Galway scientist wins top prize at Cancer Society Awards

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Galway Daily news Galway scientist wins top prize at Irish Cancer Society awards

Dr Aideen Ryan won the top prize for her work at the 2019 Irish Cancer Society Research Awards.

The cancer society awards recognised some of the vital work being undertaken by researchers and support staff throughout the country in improving cancer care.

Kiltormer native Aideen won the top prize of Research Paper of the Year for her work on immunotherapy treatments.

Currently a lecturer in Tumour Immunology in the School of Medicine at NUI Galway, Aideen received funding for her research into bowel cancer in 2013.

She has been focusing on trying new ways to tackle the disease through immunotherapy treatments to the body’s natural defences.

“Bowel cancer is the second biggest cause of cancer deaths in Ireland,”Aideen said “so I feel privileged that my Irish Cancer Society funding has given me the chance to explore new ways to treat this disease and save lives.”

She has won this award for her research paper ‘Stromal cell PD-L1 inhibits CD8+ T-cell antitumor immune responses and promotes colon cancer’, published in the journal Cancer Immunology Research.

The paper was written by a team of authors, led by PhD researcher Grace O’Malley of NUI Galway.

Other Galway-based colleagues who contributed include Oliver Treacy, Kevin Lynch, Serika Naicker, Paul Lohan, Thomas Ritter, and Laurence Egan; and from Queens University Belfast, Philip Dunne.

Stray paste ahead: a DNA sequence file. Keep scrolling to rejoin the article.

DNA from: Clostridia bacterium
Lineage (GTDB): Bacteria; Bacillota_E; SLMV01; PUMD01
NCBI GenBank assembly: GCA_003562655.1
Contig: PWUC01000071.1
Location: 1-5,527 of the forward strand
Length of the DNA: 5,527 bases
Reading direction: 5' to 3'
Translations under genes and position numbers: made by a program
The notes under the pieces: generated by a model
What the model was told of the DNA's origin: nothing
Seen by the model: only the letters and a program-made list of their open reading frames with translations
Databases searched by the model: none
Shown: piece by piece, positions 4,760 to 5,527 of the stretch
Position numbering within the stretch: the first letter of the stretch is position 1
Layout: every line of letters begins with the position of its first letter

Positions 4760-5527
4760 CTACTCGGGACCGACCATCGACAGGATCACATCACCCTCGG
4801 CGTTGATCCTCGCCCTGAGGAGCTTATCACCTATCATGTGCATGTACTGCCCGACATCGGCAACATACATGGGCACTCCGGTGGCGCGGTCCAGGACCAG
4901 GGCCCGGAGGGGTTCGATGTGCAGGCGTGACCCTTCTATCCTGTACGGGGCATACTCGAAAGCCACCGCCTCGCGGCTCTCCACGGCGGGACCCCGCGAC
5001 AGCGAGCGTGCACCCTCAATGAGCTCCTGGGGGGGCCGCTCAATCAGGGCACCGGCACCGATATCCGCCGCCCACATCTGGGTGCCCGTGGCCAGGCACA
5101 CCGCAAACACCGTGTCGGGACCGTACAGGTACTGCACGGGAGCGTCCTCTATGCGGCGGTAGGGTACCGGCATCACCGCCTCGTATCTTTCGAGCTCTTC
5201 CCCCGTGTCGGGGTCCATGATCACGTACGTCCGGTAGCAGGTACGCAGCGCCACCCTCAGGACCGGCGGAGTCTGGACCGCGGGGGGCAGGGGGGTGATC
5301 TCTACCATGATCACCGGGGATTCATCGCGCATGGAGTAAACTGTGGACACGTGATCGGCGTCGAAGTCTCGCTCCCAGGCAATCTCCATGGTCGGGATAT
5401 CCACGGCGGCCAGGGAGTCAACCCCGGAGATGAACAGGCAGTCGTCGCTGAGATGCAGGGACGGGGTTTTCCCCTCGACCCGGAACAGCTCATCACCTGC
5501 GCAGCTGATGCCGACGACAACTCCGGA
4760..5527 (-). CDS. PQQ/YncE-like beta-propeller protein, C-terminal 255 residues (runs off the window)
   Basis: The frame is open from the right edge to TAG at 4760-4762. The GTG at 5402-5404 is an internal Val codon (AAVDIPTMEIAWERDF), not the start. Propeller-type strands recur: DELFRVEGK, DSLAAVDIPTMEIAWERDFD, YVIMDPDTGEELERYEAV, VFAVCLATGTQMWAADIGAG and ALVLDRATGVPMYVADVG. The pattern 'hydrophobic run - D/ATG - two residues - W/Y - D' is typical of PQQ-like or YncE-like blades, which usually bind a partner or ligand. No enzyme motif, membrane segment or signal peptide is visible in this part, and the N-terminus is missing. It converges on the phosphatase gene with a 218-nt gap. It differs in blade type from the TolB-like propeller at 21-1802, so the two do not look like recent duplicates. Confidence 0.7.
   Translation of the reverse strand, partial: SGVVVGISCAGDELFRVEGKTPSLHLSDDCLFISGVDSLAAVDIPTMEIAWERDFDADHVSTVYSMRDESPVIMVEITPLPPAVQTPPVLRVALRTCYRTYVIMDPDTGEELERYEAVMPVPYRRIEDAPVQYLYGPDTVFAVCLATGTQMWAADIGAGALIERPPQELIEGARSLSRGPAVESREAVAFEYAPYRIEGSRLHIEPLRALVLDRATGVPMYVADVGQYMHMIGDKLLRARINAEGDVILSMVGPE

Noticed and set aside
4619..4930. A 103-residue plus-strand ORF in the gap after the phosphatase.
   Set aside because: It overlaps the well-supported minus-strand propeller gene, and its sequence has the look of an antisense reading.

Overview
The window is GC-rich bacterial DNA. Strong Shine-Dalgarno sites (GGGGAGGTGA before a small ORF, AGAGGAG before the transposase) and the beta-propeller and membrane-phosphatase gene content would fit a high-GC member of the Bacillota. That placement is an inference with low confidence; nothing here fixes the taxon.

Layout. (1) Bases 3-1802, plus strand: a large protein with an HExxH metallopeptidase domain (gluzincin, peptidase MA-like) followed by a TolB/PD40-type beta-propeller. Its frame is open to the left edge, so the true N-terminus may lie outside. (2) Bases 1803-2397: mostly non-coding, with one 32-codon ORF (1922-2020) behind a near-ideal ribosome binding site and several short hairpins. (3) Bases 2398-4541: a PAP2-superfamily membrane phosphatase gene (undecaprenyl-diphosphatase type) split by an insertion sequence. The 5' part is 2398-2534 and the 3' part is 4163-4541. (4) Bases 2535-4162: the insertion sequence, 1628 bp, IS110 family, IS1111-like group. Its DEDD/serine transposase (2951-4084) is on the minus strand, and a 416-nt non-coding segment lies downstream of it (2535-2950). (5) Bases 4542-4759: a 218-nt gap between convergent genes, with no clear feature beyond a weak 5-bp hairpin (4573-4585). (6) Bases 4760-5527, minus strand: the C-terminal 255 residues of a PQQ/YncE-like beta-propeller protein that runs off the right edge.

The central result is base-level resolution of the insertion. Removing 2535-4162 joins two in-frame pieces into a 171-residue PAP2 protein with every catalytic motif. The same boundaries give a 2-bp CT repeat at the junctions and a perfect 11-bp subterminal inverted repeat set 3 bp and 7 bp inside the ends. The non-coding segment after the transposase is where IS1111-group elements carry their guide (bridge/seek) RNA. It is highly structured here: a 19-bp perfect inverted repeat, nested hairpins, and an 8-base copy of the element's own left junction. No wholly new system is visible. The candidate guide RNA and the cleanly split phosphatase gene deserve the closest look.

Aideen was one of six people who talked about their work to a packed audience at the awards ceremony in Dublin’s House of Lords.

It was also announced at the awards that thanks to the generosity of public donations, the Irish Cancer Society expects to have invested €30 million into research by 2020.

Averil Power, Chief Executive of the Irish Cancer Society said, “This decade has broken all records for cancer research in Ireland.”

“Thanks to the generosity of the public, the Irish Cancer Society has invested more money in life-saving research than ever before, finding better ways to prevent, detect and treat cancer.”

In 2019 the Cancer Society expects to invest €2.3 million in research involving 100 scientists around the country.

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